Bertrand Goldberg 1913–1997

Born in 1913 in Chicago, Bertrand was exposed to new ways of thinking at an early age. His older sister had broken conventions and was active in radical street theater and the Goodman Theater, a hotbed of progressive thinking. Bertrand left Chicago to study architecture at Harvard College and then went to the Bauhaus in Berlin, one of several Americans at this exceptional, short-lived school for architecture, design and the arts. He worked in Mies van der Rohe’s office, and returned to the United States at the end of 1933 when the Bauhaus was closed. Guided by Philip Johnson to return to Chicago, Bertrand began working in 1934 for the modernist architects Keck and Keck. In 1937, he started his own practice, doing both residential projects and industrial design. He designed prefabricated housing in 1939, and expanded his involvement into factory production of their premade components. During the war he put this knowledge to work for the government, designing portable medical labs that could readily be demounted and assembled. These early projects furthered Bertrand’s interest in structures that could be quickly and affordably constructed, eventually leading to the architect’s embrace of advantageous forms and techniques.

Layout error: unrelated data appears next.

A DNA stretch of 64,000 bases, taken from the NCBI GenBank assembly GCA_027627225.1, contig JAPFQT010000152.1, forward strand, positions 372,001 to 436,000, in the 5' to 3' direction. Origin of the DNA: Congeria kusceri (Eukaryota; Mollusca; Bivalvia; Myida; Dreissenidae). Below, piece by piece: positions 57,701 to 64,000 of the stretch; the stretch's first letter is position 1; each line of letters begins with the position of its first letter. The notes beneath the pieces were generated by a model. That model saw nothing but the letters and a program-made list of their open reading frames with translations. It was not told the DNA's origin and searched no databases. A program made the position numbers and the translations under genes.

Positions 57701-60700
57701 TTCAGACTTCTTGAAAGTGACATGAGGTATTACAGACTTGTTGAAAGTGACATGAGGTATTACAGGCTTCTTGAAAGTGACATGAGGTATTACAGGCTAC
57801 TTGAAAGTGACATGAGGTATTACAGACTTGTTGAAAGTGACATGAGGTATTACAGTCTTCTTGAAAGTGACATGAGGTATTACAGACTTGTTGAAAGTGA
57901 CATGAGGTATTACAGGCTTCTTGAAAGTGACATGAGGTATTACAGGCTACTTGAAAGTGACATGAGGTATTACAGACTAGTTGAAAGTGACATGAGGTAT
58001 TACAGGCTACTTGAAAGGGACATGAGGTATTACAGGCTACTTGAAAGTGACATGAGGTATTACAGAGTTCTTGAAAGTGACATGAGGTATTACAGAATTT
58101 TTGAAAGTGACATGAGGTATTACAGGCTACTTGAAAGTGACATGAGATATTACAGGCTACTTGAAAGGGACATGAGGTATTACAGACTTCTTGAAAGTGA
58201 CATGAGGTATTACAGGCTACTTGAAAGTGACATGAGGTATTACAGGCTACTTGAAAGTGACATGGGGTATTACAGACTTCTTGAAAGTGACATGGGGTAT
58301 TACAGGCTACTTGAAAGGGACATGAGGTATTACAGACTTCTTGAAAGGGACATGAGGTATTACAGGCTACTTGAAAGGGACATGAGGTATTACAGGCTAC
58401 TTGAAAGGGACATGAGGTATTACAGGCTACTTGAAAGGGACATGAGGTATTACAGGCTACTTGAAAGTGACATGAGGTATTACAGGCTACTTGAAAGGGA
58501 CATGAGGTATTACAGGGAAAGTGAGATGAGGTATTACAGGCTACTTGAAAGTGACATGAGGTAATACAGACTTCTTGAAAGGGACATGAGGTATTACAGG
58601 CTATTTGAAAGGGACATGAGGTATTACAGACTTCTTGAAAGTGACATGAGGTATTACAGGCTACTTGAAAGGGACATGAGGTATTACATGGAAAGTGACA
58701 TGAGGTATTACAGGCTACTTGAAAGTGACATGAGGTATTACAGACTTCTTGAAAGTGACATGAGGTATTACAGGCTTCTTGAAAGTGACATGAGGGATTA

In 1946, Bertrand married Nancy Florsheim, daughter of Lillian and Irving Florsheim of the Florsheim Shoe Company. His mother-in-law, Lillian, was an accomplished artist and avid art collector and the two formed a friendship with shared appreciation of materials, formal innovation and a deep interest in the formal issues of design. At the end of the 1950s, Goldberg began work on two large commissions: the residential high-rise, Astor Tower, was followed by his masterwork, Marina City, the project for which he is best known. This massive project was an entirely new concept in urban planning, and the culmination of his unique design philosophy and innovative engineering. A “city within a city”, it was a complex which encompassed all aspects of life—residential apartments for the middle class, dining and entertainment, and offices and recreational areas were all contained within a meticulously planned urban environment. Socially progressive, Bertrand continued to apply his design philosophy to affordable housing projects, hospitals, college campuses and residential buildings in years following. Bertrand Goldberg Associates also grew, employing over 100 people by the end of the 1970s. His office’s last major commission was Wright College, a five building campus in Chicago’s northwest side, completed in 1992; Bertrand died five years later. His legacy remains visible in the Chicago Skyline, and Bertrand Goldberg’s designs continue to be among the most recognizable and defining buildings of the city.

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